Native issues tend to make it into the news in Canada more than in the US, so while I find this all to be horrible, I also see this as an opportunity for people to learn more about living conditions on reserves and, more importantly, the system that led to them in the first place

I could rant about this forever but instead I’ll just encourage you to listen and witness and think about the social, economic, political and legal frameworks that led to this situation in the first place. Do some research. Learn about the Native history of the place you call home and about who those people are today. Don’t erase Native history from the landscape and don’t allow the Canadian and US governments to continue to make Native issues invisible. 

nationalpost
nationalpost:

Our sports editors are REALLY excited about the start of the new season.
nationalpostsports:

NHL PREVIEW: Feeling clueless about the start of NHL season? Read our hockey cheat sheet and impress your friends when the puck drops on Thursday.


props to the Post on a really pretty break page
more of these, plz

nationalpost:

Our sports editors are REALLY excited about the start of the new season.

nationalpostsports:

NHL PREVIEW: Feeling clueless about the start of NHL season? Read our hockey cheat sheet and impress your friends when the puck drops on Thursday.

props to the Post on a really pretty break page

more of these, plz

inothernews
inothernews:

“How I spent my last day in #space That’s me in the cupola off the coast of #Australia taking my last of >25K pics.”

— NASA astronaut RON GARAN, via Twitter. (Click through for larger.)
A great photo.  As Gizmodo puts it, “This awesome image of the Space Station could be a lost Star Wars frame.”


that wee bubble is the atmosphere
mother of god

inothernews:

“How I spent my last day in #space That’s me in the cupola off the coast of #Australia taking my last of >25K pics.”

— NASA astronaut RON GARAN, via Twitter. (Click through for larger.)

A great photo.  As Gizmodo puts it, “This awesome image of the Space Station could be a lost Star Wars frame.”

that wee bubble is the atmosphere

mother of god

inothernews
inothernews:

msnbc:

Epic dodge ball game sets record in Edmondton, Canada: Participants throw balls as 2,012 students compete in a game of dodge ball at the University of Alberta Universiade Pavilion, on Feb. 4, in Edmonton, Canada/ The game eclipsed the current Guinness World Record, which was set by just over 1700 students at UC Irvine last September in California. (John Ulan / The Canadian Press via AP)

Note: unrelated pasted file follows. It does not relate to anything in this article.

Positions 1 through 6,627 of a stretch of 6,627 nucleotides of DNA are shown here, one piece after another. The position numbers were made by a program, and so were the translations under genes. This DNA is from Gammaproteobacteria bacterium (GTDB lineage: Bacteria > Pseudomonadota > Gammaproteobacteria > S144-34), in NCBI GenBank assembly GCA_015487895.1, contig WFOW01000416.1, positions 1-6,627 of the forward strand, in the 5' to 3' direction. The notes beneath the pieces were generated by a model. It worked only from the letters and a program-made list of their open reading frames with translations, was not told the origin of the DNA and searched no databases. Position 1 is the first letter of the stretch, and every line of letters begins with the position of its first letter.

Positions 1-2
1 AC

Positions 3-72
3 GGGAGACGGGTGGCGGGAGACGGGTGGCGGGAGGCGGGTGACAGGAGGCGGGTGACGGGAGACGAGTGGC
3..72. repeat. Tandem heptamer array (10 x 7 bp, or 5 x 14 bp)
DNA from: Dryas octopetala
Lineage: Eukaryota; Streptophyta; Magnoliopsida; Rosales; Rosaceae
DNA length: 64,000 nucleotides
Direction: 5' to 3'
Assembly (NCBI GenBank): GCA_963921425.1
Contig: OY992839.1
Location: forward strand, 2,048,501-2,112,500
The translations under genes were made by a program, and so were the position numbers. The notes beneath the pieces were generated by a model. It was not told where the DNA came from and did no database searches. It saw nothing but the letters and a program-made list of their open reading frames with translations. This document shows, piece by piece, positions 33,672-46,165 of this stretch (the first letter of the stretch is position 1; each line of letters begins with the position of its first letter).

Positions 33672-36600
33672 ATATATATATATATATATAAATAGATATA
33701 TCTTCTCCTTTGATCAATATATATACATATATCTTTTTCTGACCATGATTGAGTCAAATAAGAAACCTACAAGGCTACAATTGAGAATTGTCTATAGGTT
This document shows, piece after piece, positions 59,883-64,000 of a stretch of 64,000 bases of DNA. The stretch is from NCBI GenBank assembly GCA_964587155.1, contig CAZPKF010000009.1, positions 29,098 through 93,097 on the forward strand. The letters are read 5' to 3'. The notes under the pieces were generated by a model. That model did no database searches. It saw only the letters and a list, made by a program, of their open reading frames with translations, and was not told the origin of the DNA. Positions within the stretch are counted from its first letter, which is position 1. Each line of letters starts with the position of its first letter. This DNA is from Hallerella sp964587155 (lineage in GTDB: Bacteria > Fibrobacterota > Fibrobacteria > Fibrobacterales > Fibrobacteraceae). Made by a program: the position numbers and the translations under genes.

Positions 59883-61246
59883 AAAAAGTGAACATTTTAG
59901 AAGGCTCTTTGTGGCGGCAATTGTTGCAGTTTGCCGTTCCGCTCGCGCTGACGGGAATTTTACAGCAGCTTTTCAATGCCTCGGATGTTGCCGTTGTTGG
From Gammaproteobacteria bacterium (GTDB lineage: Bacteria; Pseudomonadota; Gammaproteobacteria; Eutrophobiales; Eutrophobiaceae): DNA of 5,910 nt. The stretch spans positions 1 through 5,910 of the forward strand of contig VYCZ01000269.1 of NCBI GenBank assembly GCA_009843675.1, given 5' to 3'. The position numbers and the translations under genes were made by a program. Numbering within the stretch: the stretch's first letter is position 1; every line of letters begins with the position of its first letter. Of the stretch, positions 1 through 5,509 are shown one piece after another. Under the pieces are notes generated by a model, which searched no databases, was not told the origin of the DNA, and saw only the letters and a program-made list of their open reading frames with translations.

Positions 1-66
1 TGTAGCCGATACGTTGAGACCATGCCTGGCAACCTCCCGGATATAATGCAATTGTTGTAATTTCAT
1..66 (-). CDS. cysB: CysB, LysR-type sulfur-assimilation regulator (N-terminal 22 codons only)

More photos here

Yeah, it’s not like Canadians are using those basketball courts for basketball anyway, amirite?  JUST KIDDING, CANADA.

that’s my school

inothernews:

msnbc:

Epic dodge ball game sets record in Edmondton, Canada: Participants throw balls as 2,012 students compete in a game of dodge ball at the University of Alberta Universiade Pavilion, on Feb. 4, in Edmonton, Canada/ The game eclipsed the current Guinness World Record, which was set by just over 1700 students at UC Irvine last September in California. (John Ulan / The Canadian Press via AP)

More photos here

Yeah, it’s not like Canadians are using those basketball courts for basketball anyway, amirite?  JUST KIDDING, CANADA.

that’s my school

soupsoup
From the early 1930’s until the modern story broke in 2004, the newspapers that covered waterboarding almost uniformly called the practice torture or implied it was torture: The New York Times characterized it thus in 81.5% (44 of 54) of articles on the subject and The Los Angeles Times did so in 96.3% of articles (26 of 27). By contrast, from 2002-2008, the studied newspapers almost never referred to waterboarding as torture. The New York Times called waterboarding torture or implied it was torture in just 2 of 143 articles (1.4%). The Los Angeles Times did so in 4.8% of articles (3 of 63). The Wall Street Journal characterized the practice as torture in just 1 of 63 articles (1.6%). USA Today never called waterboarding torture or implied it was torture.

Kennedy School of Government at Harvard report, which leads Will Bunch to remark:

“Never before in my adult life have I been so ashamed of my profession, journalism.”

(via soupsoup)